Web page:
You are spending and investing your time, monies, etc ....you decide and don't let others dissuade you from learning and thinking things through now..before a SHTF or even God Forbid...a TEOTWAWKI. Just be safe. If you have a family for which you are the Shepard...you have a significant load on your shoulders to consider....factor in.

The learning time is now ...during good times and plenty.

Many a person/family has found this out in this area as it is hurricane country. Since the last significant hurricane to come through here...Isabelle....more people have been thinking outside the box and the Kardashians/Cowboys...et al...and buying generators...just in case.
I salute them for thinking in that direction and not depending on FEMA and others any more than they need so do.

You are doing the same or similar thing here...expanding your thinking/ knowledge and by this your "Options."

I salute you as well for this out of the box thinking. Glad to be of some help and there are some good thoughts by other members on this thread.

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Re: Cast reloads for .223?

Postby kappydell » Sun Feb 12, 2017 9:49 pm

Cast Iron wrote:Per Dan The Man's suggestion, I searched the cast boolits website.

Initial findings show cast bullets can be fired through a AR15 reliably with little or no leading problems.
However, certain bullet shapes would not feed reliably, e.g. flat nose.

FPS appears to be around 2200FPS out of a 16inch barrel. One poster was getting 2800FPS, but that was out of a 20inch barrel.

Gas checks are required, as well as lube, and a sizing die: .225 seem to get the best accuracy results.
The harder the alloy type, seem to get the better accuracy.

Dacron appears to be the best filler.

This has been an interesting research project. Things to consider for a SHTF like situation and if one has thought of cast bullets from wheel weights.
Caliber needs to be taken into consideration.



semi-autos require hotter/higher velocity rounds to ensure their autoloading mechanisms operate properly. that is one reason I will never part with my wheel guns; they will operate at lower pressures, reducing fouling and increasing cast bullet options under emergency conditions. don't get me wrong - I love my semi-autos but do not expect to reload for them.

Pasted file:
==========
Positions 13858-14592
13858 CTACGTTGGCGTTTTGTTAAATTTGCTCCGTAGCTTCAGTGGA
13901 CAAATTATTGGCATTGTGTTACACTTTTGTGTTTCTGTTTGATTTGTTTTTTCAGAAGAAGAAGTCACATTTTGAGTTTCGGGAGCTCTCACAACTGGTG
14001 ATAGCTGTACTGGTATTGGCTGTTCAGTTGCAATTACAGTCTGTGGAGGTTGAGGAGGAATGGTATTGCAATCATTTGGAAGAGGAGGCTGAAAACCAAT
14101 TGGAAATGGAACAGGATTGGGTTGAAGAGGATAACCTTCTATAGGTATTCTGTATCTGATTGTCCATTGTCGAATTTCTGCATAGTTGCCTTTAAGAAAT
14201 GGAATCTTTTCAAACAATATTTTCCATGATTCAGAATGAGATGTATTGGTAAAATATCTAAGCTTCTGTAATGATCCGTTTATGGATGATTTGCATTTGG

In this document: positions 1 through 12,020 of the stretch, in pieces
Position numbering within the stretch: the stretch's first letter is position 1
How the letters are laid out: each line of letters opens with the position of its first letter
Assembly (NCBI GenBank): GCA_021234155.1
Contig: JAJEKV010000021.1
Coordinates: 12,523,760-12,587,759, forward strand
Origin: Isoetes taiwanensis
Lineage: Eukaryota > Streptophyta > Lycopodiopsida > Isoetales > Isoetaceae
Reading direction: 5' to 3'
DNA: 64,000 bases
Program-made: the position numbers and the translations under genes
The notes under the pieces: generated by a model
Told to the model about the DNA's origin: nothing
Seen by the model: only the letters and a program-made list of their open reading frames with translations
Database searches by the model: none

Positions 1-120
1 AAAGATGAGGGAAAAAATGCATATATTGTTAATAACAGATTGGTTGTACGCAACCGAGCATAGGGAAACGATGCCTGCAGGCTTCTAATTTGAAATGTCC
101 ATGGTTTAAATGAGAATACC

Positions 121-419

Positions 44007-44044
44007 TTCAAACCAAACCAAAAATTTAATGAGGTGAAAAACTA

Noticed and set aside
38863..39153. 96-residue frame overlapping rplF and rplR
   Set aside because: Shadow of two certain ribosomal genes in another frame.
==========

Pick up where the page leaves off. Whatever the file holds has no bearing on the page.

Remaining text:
a very old technique to reduce lead fouling with cast lead bullets is to wrap them in a spiral of paper. it predates gas checks - looking into older, lower techniques can produce some interesting discoveries...loading less-hot loads (80% of max) helps reduce wear and tear on your firearms as well.
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Re: Cast reloads for .223?

Postby orangetom1999 » Mon Feb 13, 2017 8:30 am

Wow Kappydell,

Paper patch bullets...for sure.

That is exactly how they used to do it in the olde days before gas checks.

Thanks for reminding me.

Not sure , however, if it would work well in a magazine fed rifle.

But if you have little else...you can single feed said ammunition...in whatever you have.

Thanks,
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Re: Cast reloads for .223?

Postby danthman114 » Mon Feb 13, 2017 10:54 am

orangetom1999 wrote:Wow Kappydell,

Paper patch bullets...for sure.

That is exactly how they used to do it in the olde days before gas checks.

Thanks for reminding me.

Not sure , however, if it would work well in a magazine fed rifle.

But if you have little else...you can single feed said ammunition...in whatever you have.

Thanks,
Orangetom

The old days they didn't use modern powders and the pressures were nowhere near what you see now. This is why they invented gas checks.

Knowing how to cast is a great skill to have but I only cast for certain guns. Revolvers, muzzle loaders, shotgun slugs, and will be ordering a 220 gr rn in 310 for my 30-40 krag. I've also been looking into guns that started out as shooting black powder cartridges. Like the 45-70 or 44-40. Primers would be the hard part. You can use the white tip on strike anywhere matches and rebuild the used primers but it's not reliable at all. I've read on making fulminated mercury but I'm not keen on possibly killing myself for primers when there's flintlocks for sale everywhere. Or bows and arrows but that is another subject all together....